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Last Days

Watching Last Days 30 Years After Kurt Cobain’s Death

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This month marks 30th anniversary of Kurt Cobain’s death, making it the perfect time to watch or revisit Gus Van Sant’s Last Days, an interesting experiment of a movie that manages to work as more of a character study than a biopic.

There’s no arguing that Kurt Cobain’s a pretty important and influential guy within music. What he lacked in crazy complex guitar playing, he made up for with his lyrics. He was this seemingly random guy who was, in a way, chosen as the spokesman for the ’90s, an entire generation of people who just wanted to hang out in their flannel shirts and listen to cool music.

Maybe because I wasn’t alive during this time, I romanticize the grunge era. I view it through the Cameron Crowe Singles lens instead of looking at it for what it actually was. Because for every great grunge band, I’m sure there were a ton of shitty ones. But if we’re looking at what made the grunge movement so important to begin with, the best-case example would be Nirvana.

To many people, Kurt Cobain can come off as this pretentious, tortured artist songwriter, and while I can sometimes understand the hate (his last interview is about 10 minutes of him being a dick to Nardwuar), to me, Kurt stands out as the type of musician who just spoke his mind (and also one of the few musicians I feel like I can refer to by his first name despite never even knowing him). Of course he hated doing interviews. He wasn’t interested in selling out. He didn’t want to raise ticket prices, and he was even disappointed in Nirvana’s biggest album because he thought it sounded too clean and commercial. Sometimes I wonder if he’d still be like this had he made it around until today. I mean, even Pearl Jam have raised their ticket prices by an insane amount, and Eddie Vedder doesn’t even do the cool climbing onstage sh*t anymore. But Kurt Cobain is also the kind of person who I can’t imagine being any different. He was in the spotlight for such a short amount of time that it’s almost impossible to imagine him any other way.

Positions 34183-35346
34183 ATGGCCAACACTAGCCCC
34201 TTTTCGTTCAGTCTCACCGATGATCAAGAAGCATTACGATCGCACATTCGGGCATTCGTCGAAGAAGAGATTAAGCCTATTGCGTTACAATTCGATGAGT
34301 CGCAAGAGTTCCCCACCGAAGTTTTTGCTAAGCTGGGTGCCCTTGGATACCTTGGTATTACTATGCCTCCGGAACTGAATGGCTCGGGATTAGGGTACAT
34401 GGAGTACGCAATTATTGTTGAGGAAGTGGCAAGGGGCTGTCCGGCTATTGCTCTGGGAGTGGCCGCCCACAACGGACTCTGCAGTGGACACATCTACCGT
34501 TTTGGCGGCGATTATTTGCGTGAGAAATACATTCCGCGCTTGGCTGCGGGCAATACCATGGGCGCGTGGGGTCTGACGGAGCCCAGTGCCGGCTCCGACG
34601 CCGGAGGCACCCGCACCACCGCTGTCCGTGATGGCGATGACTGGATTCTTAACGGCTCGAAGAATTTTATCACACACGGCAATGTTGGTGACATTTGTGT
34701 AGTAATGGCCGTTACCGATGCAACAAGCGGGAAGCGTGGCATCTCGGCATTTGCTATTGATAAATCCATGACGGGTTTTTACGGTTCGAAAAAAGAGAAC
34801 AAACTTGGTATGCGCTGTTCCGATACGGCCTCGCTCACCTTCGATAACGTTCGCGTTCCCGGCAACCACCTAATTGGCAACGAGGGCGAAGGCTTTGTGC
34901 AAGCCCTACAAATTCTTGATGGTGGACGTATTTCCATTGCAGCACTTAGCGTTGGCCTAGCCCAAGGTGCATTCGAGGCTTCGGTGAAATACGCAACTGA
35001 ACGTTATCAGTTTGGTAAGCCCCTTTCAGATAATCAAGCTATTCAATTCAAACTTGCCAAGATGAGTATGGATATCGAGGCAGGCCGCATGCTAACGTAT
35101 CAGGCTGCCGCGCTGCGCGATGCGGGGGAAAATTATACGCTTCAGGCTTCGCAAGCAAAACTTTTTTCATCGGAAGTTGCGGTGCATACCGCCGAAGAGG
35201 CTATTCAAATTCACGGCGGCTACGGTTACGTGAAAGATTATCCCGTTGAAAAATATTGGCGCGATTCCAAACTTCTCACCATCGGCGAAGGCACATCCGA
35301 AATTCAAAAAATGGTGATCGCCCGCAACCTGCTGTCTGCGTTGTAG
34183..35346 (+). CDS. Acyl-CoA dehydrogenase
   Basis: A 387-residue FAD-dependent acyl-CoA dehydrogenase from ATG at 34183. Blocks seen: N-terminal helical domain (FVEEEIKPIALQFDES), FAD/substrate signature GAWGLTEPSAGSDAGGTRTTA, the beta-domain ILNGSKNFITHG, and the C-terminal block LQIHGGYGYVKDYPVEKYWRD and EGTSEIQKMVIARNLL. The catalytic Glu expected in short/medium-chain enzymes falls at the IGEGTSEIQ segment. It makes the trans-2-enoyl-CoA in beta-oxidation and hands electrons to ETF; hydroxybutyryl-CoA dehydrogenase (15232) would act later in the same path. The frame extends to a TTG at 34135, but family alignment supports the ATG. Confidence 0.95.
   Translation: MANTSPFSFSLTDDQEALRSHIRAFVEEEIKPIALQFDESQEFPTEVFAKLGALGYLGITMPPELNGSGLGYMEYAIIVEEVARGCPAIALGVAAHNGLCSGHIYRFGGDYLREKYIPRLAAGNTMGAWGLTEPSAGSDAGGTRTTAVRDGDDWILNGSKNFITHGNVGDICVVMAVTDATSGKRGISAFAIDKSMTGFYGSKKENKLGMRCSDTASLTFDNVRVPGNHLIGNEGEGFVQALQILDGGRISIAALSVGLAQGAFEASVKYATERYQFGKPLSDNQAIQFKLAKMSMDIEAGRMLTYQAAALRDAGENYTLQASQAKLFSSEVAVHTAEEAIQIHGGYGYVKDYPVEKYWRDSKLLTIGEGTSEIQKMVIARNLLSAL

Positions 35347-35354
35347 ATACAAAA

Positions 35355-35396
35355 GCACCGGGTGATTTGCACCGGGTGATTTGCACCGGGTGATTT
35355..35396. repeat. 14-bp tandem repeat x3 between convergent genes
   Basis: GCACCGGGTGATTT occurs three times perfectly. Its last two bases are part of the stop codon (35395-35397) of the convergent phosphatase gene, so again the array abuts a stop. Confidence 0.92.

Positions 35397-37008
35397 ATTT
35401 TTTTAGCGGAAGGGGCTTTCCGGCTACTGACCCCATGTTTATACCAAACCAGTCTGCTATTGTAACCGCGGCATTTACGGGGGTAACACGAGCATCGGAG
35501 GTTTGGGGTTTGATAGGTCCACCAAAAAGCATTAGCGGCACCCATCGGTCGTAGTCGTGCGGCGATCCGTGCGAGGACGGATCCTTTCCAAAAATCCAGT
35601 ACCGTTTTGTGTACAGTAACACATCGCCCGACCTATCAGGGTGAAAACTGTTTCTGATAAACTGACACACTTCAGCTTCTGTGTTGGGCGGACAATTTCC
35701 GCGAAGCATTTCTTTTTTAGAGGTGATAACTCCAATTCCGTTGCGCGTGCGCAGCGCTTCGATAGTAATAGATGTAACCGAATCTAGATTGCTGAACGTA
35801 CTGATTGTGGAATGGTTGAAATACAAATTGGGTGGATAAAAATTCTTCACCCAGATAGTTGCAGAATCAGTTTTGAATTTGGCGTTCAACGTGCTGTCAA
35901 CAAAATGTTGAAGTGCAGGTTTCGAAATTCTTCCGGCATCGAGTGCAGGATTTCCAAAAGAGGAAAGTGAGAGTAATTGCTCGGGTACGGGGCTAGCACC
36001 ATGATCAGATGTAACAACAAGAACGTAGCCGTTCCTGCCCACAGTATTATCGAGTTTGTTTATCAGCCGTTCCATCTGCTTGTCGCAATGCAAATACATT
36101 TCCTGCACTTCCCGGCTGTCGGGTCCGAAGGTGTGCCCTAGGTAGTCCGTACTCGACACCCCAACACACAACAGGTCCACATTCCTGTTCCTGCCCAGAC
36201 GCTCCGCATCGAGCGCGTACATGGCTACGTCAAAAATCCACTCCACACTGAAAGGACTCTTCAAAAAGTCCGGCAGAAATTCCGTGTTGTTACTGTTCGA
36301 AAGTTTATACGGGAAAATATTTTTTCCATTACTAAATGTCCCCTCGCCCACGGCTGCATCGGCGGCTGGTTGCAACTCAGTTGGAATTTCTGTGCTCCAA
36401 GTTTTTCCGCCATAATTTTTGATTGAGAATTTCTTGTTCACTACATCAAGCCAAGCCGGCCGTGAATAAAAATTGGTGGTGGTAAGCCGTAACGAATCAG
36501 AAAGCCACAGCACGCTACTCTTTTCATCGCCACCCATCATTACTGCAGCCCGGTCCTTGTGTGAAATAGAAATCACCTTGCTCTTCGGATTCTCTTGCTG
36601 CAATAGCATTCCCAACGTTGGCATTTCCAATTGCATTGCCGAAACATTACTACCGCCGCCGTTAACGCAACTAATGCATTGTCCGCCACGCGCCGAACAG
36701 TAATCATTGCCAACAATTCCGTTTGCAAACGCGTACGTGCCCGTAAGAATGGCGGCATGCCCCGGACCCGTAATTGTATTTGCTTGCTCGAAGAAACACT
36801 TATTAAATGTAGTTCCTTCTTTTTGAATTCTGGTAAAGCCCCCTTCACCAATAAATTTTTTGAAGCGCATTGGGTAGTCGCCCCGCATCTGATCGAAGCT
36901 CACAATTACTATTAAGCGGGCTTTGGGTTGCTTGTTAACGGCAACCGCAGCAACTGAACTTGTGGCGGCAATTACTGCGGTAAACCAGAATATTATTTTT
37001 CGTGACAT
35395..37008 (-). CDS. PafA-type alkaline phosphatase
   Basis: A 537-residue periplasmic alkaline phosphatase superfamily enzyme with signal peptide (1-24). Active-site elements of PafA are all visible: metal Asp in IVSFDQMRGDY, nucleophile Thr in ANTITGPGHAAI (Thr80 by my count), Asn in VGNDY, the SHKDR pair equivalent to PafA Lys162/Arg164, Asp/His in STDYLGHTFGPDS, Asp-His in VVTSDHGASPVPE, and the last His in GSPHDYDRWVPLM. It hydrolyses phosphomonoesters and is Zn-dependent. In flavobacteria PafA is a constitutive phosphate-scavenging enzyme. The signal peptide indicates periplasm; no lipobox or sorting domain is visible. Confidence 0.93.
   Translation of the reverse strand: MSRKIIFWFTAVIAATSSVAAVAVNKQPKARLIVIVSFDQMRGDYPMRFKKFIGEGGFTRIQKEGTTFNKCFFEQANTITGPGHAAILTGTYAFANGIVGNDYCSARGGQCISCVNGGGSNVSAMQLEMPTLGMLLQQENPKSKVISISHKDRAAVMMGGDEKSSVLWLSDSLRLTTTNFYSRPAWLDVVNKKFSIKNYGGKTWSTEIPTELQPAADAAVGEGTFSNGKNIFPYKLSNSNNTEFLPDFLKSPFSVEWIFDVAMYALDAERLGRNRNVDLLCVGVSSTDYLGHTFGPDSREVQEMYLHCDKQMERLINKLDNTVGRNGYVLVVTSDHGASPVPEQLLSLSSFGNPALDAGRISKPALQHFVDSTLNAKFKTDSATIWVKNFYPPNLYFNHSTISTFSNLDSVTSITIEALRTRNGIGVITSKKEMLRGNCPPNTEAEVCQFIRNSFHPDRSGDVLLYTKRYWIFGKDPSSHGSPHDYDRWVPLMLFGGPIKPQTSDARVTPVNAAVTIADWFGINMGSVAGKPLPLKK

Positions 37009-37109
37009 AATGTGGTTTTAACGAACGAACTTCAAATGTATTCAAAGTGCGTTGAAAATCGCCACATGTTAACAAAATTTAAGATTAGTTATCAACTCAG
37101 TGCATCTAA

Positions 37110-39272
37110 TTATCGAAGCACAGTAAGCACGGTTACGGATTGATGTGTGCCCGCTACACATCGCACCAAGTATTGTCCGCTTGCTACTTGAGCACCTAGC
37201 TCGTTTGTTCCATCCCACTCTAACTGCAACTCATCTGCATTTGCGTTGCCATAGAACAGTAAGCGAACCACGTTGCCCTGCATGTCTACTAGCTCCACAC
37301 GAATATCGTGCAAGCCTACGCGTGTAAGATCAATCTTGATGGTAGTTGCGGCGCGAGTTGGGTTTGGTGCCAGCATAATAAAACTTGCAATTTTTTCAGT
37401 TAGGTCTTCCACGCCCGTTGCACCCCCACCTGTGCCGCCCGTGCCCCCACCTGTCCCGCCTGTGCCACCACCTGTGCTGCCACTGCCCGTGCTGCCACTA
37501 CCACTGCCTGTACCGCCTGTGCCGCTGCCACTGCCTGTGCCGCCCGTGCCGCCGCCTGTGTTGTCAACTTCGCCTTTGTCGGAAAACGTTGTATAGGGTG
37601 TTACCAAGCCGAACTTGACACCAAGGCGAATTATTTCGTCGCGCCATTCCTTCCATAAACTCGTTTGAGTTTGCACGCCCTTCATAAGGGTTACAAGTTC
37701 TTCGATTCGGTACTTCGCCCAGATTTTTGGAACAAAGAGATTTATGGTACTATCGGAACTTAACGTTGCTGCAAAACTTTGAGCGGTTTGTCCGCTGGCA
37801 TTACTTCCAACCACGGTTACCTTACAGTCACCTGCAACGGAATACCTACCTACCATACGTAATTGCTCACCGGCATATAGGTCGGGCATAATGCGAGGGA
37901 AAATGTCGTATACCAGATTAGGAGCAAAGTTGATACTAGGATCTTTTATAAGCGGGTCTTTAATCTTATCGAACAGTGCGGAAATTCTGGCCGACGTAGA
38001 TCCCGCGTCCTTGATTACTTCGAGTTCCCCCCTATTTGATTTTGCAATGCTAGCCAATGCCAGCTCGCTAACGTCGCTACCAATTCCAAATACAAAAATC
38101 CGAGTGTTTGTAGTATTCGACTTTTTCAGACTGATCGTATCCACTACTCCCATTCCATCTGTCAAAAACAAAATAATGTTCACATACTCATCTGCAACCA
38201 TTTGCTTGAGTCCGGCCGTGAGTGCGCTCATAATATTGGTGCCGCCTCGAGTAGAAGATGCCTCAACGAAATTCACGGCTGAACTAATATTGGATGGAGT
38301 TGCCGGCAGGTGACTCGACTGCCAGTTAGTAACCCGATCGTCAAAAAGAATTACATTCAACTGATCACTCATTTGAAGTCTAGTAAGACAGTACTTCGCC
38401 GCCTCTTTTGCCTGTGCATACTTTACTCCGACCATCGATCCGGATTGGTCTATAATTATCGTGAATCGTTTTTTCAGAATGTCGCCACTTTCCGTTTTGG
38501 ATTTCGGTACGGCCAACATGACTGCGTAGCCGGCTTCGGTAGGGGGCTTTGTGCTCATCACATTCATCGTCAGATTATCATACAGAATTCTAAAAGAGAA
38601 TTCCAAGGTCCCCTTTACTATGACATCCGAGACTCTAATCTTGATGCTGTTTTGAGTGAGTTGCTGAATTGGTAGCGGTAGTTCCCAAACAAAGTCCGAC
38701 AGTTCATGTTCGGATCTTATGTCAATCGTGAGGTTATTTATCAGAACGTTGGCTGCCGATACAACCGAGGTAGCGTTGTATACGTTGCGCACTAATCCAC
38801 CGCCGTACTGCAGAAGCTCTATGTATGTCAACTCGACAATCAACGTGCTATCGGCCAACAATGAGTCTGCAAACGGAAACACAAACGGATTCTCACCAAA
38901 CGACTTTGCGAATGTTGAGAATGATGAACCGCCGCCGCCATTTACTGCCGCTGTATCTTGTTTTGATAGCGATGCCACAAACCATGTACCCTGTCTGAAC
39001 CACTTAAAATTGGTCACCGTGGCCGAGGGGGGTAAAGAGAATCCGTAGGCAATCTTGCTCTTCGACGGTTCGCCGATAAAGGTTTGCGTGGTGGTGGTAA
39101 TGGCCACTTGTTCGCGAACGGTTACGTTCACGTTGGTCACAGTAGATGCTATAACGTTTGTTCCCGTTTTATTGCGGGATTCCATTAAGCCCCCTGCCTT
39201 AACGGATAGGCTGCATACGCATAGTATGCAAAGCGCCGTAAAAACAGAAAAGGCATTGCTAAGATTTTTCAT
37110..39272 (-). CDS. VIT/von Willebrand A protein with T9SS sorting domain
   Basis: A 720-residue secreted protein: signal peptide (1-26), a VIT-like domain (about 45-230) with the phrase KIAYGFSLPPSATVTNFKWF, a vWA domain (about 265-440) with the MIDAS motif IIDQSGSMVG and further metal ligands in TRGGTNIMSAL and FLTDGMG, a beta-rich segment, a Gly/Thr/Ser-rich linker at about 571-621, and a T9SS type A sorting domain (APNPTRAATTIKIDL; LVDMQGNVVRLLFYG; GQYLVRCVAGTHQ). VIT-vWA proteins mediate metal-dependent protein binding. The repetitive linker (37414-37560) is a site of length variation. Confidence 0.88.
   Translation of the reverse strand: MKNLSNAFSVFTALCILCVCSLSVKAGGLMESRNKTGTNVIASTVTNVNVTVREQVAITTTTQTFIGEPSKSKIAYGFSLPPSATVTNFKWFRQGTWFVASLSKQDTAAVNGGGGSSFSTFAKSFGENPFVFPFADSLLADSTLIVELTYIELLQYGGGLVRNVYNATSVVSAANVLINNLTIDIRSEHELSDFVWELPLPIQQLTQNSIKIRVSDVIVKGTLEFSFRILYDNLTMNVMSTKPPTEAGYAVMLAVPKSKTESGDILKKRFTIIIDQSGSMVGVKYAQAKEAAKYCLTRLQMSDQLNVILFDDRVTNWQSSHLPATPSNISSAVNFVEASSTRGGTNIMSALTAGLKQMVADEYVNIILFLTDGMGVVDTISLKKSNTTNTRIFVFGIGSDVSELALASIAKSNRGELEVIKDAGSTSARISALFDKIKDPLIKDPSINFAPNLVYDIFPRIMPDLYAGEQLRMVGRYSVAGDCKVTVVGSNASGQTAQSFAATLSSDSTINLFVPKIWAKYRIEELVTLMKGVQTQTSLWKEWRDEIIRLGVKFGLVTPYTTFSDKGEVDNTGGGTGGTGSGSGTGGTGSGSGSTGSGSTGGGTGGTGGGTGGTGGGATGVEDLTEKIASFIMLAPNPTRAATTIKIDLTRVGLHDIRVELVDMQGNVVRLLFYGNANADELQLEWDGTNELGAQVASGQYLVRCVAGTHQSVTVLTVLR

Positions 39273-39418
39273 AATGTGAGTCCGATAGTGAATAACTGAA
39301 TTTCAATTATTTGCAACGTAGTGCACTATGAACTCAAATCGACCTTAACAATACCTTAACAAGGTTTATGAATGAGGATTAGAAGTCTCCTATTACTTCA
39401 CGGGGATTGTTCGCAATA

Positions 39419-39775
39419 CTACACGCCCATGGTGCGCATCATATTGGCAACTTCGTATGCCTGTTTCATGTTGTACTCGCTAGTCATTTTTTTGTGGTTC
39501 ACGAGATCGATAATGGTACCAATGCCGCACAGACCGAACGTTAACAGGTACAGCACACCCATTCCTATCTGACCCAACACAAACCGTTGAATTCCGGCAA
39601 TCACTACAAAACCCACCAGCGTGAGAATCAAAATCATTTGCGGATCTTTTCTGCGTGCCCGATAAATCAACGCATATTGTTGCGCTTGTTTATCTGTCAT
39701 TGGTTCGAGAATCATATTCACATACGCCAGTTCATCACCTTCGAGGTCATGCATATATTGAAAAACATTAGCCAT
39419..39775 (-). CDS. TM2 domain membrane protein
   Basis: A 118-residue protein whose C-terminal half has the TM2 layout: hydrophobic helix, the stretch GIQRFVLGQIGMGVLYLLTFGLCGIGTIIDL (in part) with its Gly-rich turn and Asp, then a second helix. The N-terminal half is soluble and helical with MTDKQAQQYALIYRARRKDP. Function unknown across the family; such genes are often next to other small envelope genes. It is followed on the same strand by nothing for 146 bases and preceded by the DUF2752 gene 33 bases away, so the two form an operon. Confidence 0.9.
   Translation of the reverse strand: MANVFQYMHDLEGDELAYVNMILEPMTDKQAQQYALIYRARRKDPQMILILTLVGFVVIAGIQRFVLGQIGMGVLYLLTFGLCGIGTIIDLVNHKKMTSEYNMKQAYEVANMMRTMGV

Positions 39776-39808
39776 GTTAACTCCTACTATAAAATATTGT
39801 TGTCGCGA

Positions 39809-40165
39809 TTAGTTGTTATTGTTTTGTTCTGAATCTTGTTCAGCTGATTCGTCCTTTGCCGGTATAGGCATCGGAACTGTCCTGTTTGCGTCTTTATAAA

As abrupt as Kurt’s death was, it didn’t come off as a shock to everyone. And whether you think it was a murder or a suicide or Courtney was involved or she wasn’t, it can’t be understated that he left behind a big impact on not only the music people were listening to, but the industry itself. So of course someone out there wanted to make a Kurt Cobain biopic. And this someone was Good Will Hunting director Gus Van Sant.

After 10 years of thinking about the project, Van Sant finally made Last Days, and it was released in 2005, 11 years after Kurt’s death. By this point, music had gone in an entirely different direction, but the impact Kurt Cobain and Nirvana left was still present.

Out of fear of a lawsuit, Van Sant changed the character’s name to Blake and didn’t include any of Nirvana’s actual music. But it’s very, very clear who the film is based on, and the result is something a little more accurate than Velvet Goldmine and a little less realistic than an actual biopic.

Last Days 2The film follows the last week in the life of a fictionalized Cobain and focuses on not only him but those around him. It plays out very slowly, and I don’t think it would be wrong of me to call it a bit boring. But it’s deliberately so. It’s not about the story as much as the performances. Van Sant will direct an entire scene of Blake pouring a bowl of cereal and then eating it. He barely ever speaks, but just from his look and general demeanor, you know exactly who he’s playing.

Michael Pitt’s performance as Blake (or Blake Blobain, as I like to call him) is definitely the standout, but I know I can’t be the only one who instantly recognized his record label’s executive as being played by Kim Gordon of Sonic Youth. I’m not really sure why, but her involvement in the film is cool, nonetheless. The rest of the cast does an okay job, but the scenes without Blake tend to be much less engaging, and often it feels like the movie drags on forever. But in a way, that’s kinda the point. It may sound pretentious (and it definitely is), but the slowness of the film works for it. The way I see it, it’s providing a look into Kurt Cobain’s public appearance. Of course, it’s not going to be a factual account of what it was like to be a famous musician with a tough past. It’s more so about examining the person everyone saw on the outside.

We don’t get to see any important moments of his career being played out like a factual event. Instead, we’re just forced to examine the character everyone made Kurt Cobain out to be. And while that does result in a bit of an underwhelming movie, at least it’s a pretty interesting one.

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